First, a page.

Did you know that you have ten times as many bacteria cells in your body as you do human ones? Humans are, for all intents and purposes, “bacteria powered” (as the t-shirt above on my beautiful friend Courtney suggests).
While this is old news for many who’ve experienced the benefits of a living, probiotic-rich diet first hand, scientists have only recently begun studying the gut-brain connection with more depth.
What they’re finding out is positively fascinating!
A recent segment on NPR delved into much of the latest research.
Brain Scans Prove Connection Between Gut Microbiomes and Mood (more…)
by Brian and Marianita Shilhavy
Digestive Health and Weight Gain
When we are eating healthy whole foods with the absence of highly refined carbohydrates, weight gain should not be a problem. However, many people who have switched over to healthy diets, and have even limited their carbohydrate intake, still have problems losing weight. One reason is because many Americans suffer from some kind of digestive disorder that prevents them from properly digesting their food. Without a properly working digestive system, essential vitamins and minerals that are necessary to maintain proper weight may not be absorbed adequately from the foods we eat, even if we are eating healthy foods. (more…)
One of the most traditional cures for almost anything is apple cider vinegar. Over the centuries, the ancient folk remedy is touted to relieve just about any ailment you can think of including diabetes, obesity and even cancer. Here’s what science has found.
Apple cider vinegar (ACV) became well known in the U.S. in the late 1950s, when it was promoted in the best-selling book Folk Medicine: A Vermont Doctor’s Guide to Good Health by D. C. Jarvis. During the alternative medicine boom of recent years, apple cider vinegar and apple cider vinegar pills have become a popular dietary supplement. (more…)
UCLA researchers now have the first evidence that bacteria ingested in food can affect brain function in humans. In an early proof-of-concept study of healthy women, they found that women who regularly consumed beneficial bacteria known as probiotics through yogurt showed altered brain function, both while in a resting state and in response to an emotion-recognition task.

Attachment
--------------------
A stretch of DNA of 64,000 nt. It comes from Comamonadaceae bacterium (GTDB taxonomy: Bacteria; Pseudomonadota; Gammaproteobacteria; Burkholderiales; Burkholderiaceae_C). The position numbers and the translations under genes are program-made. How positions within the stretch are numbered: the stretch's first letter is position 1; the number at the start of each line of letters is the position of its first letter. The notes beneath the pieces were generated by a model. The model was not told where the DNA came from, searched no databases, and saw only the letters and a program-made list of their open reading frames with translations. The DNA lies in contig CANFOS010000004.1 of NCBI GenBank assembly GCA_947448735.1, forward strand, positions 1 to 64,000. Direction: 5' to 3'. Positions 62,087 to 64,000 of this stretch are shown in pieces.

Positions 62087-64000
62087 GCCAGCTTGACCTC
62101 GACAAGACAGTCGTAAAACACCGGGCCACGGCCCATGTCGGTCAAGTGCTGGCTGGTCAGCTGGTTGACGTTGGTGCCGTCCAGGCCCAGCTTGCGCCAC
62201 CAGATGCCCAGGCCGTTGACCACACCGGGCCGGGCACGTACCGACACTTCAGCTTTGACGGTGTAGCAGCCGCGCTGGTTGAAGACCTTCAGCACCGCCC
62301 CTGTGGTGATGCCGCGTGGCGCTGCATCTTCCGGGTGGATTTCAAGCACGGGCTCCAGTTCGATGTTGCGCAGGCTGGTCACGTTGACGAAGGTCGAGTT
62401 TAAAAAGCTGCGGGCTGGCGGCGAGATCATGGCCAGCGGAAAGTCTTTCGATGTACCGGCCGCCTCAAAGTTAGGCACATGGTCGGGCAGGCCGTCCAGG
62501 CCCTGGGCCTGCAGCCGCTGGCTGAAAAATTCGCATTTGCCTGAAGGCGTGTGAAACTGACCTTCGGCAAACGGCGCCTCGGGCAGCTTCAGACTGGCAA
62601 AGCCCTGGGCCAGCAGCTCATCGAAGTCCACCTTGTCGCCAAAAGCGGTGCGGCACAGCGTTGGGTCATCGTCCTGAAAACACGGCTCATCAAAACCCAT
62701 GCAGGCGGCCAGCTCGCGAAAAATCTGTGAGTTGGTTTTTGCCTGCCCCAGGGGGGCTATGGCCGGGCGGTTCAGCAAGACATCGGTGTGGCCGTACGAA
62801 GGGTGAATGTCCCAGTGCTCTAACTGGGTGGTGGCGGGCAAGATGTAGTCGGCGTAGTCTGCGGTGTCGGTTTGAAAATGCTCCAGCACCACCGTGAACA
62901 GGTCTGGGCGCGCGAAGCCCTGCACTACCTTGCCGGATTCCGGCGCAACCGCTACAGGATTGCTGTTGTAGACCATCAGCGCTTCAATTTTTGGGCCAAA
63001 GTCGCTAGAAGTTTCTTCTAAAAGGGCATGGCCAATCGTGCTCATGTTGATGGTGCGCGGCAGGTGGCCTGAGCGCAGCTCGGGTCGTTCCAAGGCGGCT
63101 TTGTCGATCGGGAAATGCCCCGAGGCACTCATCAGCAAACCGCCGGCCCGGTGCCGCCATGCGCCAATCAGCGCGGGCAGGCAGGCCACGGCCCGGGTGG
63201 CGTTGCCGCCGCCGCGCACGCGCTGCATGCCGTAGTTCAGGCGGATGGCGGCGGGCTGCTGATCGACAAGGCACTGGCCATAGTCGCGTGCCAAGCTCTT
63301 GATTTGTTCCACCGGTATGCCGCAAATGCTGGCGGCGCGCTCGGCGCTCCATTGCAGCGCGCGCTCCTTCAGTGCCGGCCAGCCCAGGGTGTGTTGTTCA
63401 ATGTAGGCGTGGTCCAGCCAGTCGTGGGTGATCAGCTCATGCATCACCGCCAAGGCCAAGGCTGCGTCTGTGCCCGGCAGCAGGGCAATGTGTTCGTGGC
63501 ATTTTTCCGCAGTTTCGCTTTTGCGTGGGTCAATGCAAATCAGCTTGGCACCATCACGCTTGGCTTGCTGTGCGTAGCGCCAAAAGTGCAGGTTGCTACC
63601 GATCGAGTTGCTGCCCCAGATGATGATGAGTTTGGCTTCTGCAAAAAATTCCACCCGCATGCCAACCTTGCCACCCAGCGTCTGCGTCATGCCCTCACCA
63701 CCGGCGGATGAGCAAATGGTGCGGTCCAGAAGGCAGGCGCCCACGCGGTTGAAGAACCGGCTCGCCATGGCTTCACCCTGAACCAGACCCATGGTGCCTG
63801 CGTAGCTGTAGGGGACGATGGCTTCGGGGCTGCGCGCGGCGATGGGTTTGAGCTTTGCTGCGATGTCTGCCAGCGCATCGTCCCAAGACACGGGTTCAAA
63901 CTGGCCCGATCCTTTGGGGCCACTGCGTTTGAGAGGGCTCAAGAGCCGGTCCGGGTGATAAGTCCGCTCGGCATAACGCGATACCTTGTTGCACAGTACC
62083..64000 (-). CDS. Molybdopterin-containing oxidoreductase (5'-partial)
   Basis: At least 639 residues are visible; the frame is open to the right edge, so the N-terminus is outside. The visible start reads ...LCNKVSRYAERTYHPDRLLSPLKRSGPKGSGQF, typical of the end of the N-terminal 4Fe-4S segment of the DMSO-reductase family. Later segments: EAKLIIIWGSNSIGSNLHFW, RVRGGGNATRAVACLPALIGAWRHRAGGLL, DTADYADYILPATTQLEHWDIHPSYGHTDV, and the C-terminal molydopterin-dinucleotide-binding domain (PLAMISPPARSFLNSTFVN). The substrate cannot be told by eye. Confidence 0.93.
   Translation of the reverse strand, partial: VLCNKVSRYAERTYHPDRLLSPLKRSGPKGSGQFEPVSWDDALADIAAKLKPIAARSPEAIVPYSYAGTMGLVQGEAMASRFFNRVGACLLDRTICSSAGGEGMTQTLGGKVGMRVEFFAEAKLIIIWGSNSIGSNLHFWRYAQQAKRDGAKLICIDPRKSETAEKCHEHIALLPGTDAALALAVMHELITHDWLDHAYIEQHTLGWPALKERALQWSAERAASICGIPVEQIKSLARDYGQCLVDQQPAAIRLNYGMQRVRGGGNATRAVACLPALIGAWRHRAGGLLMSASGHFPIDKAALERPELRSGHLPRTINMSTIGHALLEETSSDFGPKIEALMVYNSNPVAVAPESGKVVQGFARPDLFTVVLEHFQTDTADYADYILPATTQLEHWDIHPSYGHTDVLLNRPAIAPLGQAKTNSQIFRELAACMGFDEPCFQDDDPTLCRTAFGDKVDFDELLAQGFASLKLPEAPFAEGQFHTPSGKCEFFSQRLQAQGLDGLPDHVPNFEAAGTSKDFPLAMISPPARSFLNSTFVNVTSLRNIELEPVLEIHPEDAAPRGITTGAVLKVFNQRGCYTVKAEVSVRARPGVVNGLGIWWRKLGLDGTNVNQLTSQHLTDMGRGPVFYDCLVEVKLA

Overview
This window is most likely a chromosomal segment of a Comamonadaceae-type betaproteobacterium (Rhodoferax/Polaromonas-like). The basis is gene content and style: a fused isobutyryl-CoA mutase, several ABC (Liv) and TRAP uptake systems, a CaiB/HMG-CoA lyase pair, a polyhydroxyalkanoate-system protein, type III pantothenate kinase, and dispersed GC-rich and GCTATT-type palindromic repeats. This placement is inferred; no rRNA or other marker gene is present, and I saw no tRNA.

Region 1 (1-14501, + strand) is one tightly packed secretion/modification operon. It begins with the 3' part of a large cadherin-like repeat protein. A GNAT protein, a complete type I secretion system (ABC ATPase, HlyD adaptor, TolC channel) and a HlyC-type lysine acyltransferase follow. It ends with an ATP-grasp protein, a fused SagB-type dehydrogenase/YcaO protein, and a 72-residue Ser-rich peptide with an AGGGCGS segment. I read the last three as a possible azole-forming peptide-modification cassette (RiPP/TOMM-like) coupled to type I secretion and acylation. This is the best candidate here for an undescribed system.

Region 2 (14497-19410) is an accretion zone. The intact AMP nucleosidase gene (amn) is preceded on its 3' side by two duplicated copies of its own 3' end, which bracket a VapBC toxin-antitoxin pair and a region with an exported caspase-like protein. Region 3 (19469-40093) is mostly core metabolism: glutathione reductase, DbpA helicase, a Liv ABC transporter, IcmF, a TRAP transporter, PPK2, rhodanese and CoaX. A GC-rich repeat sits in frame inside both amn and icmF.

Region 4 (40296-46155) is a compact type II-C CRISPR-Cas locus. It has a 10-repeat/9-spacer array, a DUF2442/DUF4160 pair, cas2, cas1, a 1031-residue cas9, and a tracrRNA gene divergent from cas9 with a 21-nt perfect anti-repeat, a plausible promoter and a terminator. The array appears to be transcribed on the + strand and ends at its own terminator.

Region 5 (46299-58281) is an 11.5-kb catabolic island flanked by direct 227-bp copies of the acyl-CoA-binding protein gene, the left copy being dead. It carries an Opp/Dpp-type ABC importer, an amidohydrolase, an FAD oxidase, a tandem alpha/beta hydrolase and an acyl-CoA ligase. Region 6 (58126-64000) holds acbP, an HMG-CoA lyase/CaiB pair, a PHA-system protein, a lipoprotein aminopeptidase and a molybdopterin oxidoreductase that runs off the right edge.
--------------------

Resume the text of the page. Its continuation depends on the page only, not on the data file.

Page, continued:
The study, conducted by scientists with UCLA’s Gail and Gerald Oppenheimer Family Center for Neurobiology of Stress and the Ahmanson–Lovelace Brain Mapping Center at UCLA, appears in the current online edition of the peer-reviewed journal Gastroenterology. (more…)
Here’s an e-mail that I received over the weekend from a fellow who I consulted for this past winter:
“Hey Dr. Ben:
To follow up, I am ecstatic to report that everything, and I mean EVERYTHING has gotten better since we last spoke.
I have been religious about not snacking after dinner. You know that I was skeptical that this alone could fix my belly, but I stand humbled.
I have lost 28 pounds and counting, but what stands out is how comfortable I feel inside. Gone is the bloating and no more stomach pain. I wake up feeling better rested, just like you said I would.
You called it profound simplicity and I can’t agree more. I’m not reaching when I say that you’ve changed my life for the better.
You have full permission to share this in your newsletter. Call me a believer! (more…)
To have healthy bowel movements, it’s essential that you support colon and rectal health with all of your daily choices. Keeping these areas clean and healthy provides the following benefits:
- A lowered risk of developing colorectal cancer, one of the most common types of cancer in industrialized countries.
- A lowered risk of experiencing irritable bowel syndrome, chronic constipation, and chronic diarrhea.
- A lowered risk of developing hemorrhoids.
- Less gas production.
- More efficient absorption of water and minerals.
- A feeling of lightness, comfort, and well-being in your abdominal region.
Before we discuss specific choices that you can make to keep your colorectal region healthy and to have comfortable bowel movements, let’s review some basic anatomy and physiology of this area.
Your colon and rectum are collectively referred to as your large intestine, which is the last part of your digestive tract.
A Journey Through Your Large Intestine (more…)